If you do not have access to a drill press it is time to take the head to a machine shop. If you attempt to drill with a hand drill you will be welding up the hole again and remachining the head.

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10sec.et
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PostPosted: Tue Jun 02, 2009 11:23 pm    Post subject: Reply with quote

clay wrote:
They make a specific style of stick electrode called a stud pull electrode. You position the part so the hole is vertical and put the stick straight down in the hole and weld. As long as you keep the stick pretty centered in the hole the flux actually protects the weld metal that is being deposited from flowing to the existing hole. It ends up building sort of a rod out of the hole and then you can weld a nut to it. This is a fantastic method for broken off rusty bolts which we have a lot of in the curing area - steam heated presses. The heat usually breaks the rust loose and it will screw out pretty easy. The heat will expand the tap slighty and as it cools it will sometimes contract and loosen up and come out pretty ease too. If you have any specific questions, let me know. Clay


how about some more info on that "specific style" stick electrode ? will it work with any machine ? if so, where can i buy them ?

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Knarley Darley
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PostPosted: Wed Jun 03, 2009 2:14 am    Post subject: Reply with quote

Dont ask me how he does it, but we have a guy who specializes in bolt extraction with a laser who can get them out 90 percent of the time without damaging the threads. Maybe you could check and see if you have a service that can do this. ?????
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MufflerBearings69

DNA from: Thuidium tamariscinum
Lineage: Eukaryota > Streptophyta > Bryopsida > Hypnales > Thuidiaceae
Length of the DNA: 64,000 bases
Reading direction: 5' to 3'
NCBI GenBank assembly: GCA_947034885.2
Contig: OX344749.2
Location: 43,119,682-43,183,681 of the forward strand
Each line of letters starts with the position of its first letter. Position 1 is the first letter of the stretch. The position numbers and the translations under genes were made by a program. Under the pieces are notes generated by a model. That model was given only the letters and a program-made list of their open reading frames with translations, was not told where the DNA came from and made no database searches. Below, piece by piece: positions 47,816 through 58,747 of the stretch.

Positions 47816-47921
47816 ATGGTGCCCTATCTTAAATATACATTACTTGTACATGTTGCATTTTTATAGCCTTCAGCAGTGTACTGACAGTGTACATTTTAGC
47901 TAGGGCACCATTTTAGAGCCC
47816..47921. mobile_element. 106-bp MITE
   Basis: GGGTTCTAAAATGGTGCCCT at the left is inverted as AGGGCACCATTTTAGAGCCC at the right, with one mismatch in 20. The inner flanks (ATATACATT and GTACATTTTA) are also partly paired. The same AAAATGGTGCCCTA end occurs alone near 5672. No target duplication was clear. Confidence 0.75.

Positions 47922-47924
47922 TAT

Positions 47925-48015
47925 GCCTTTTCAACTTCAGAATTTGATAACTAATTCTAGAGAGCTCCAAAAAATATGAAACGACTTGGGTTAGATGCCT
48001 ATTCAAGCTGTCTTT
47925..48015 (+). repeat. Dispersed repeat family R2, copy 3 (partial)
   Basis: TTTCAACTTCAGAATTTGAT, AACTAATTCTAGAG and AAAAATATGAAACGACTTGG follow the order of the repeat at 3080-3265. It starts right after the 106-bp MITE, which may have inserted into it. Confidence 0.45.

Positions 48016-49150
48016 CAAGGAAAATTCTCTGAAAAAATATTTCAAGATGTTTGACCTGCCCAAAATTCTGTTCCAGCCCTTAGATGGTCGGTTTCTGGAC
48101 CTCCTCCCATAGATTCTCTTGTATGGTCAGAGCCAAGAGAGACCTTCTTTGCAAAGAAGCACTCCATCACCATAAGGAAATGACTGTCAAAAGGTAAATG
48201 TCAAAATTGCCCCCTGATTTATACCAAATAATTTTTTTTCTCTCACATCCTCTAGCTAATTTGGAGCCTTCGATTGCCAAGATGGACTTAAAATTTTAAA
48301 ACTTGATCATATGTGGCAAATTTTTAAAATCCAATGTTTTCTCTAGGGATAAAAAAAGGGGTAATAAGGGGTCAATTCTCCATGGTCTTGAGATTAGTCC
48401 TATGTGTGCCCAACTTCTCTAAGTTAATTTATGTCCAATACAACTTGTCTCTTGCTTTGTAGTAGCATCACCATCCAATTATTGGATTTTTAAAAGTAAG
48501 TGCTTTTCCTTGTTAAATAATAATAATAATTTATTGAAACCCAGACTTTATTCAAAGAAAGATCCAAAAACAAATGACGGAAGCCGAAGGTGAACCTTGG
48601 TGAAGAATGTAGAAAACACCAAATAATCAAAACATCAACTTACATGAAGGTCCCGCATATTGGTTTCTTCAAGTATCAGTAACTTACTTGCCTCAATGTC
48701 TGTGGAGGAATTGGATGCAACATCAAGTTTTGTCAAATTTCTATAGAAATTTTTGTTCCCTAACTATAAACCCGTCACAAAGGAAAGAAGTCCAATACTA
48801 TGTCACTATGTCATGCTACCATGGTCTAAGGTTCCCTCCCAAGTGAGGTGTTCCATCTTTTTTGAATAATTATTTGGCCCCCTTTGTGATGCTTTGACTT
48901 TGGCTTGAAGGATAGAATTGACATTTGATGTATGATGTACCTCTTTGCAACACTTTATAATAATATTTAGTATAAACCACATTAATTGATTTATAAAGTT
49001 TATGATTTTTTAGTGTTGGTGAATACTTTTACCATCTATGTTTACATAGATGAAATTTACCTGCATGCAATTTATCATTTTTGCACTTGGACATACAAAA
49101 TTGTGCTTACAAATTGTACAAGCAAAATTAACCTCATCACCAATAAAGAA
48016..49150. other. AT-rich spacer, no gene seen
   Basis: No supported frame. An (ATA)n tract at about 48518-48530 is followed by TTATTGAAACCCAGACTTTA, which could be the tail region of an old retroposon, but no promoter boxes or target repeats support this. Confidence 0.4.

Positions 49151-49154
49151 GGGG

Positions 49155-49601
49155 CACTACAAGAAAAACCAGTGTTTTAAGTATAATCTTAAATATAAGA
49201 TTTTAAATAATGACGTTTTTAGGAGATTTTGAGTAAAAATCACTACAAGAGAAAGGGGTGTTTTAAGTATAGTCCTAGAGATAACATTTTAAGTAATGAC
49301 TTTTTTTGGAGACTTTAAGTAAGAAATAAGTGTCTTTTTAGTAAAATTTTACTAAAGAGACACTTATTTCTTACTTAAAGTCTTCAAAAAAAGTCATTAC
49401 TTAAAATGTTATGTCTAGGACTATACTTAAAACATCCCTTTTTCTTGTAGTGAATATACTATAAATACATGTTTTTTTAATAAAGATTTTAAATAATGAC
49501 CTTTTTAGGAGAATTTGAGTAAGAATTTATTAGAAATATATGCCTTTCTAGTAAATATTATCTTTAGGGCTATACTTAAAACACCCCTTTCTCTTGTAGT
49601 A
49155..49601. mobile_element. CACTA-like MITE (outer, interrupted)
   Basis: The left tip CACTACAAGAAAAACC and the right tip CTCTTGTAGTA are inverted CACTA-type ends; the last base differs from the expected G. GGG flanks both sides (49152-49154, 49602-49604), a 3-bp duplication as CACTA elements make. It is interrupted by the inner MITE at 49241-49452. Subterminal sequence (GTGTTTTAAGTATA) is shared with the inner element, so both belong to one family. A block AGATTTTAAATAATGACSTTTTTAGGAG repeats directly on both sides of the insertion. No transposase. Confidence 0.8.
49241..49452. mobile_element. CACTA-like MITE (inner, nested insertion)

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PostPosted: Fri Jun 05, 2009 2:20 am    Post subject: Reply with quote

10sec.et wrote:
how about some more info on that "specific style" stick electrode ? will it work with any machine ? if so, where can i buy them ?


+1 these sound like fun, and i bet my bobcat 250 can light them off Very Happy
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clay
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PostPosted: Fri Jun 05, 2009 6:08 am    Post subject: Reply with quote

I'll get the information about the rods today if the guys are working in major press overhaul. Clay
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clay
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PostPosted: Fri Jun 05, 2009 8:38 pm    Post subject: Reply with quote

Here is the info. on the welding rods. One is the label off of the box and the other is the pamphlet that came with the rods. Also is a recent example a tap they got out using them. At one time they had a lot of really cool stuff, but it got tossed. One problem with them though - they're sort of pricey - they said $54.75 / lb. for the last one's they bought. Clay




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Knarley Darley
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PostPosted: Fri Jun 05, 2009 10:17 pm    Post subject: Reply with quote

Hey that tap looked reusable! LOL
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10sec.et
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PostPosted: Fri Jun 05, 2009 11:39 pm    Post subject: Reply with quote

thanks for the info Clay Cheers . $54.75 a lb is not that expensive when you consider how much i charge to spend 3 hours grinding out an EZ Out. it was still cheaper than pulling the heads though.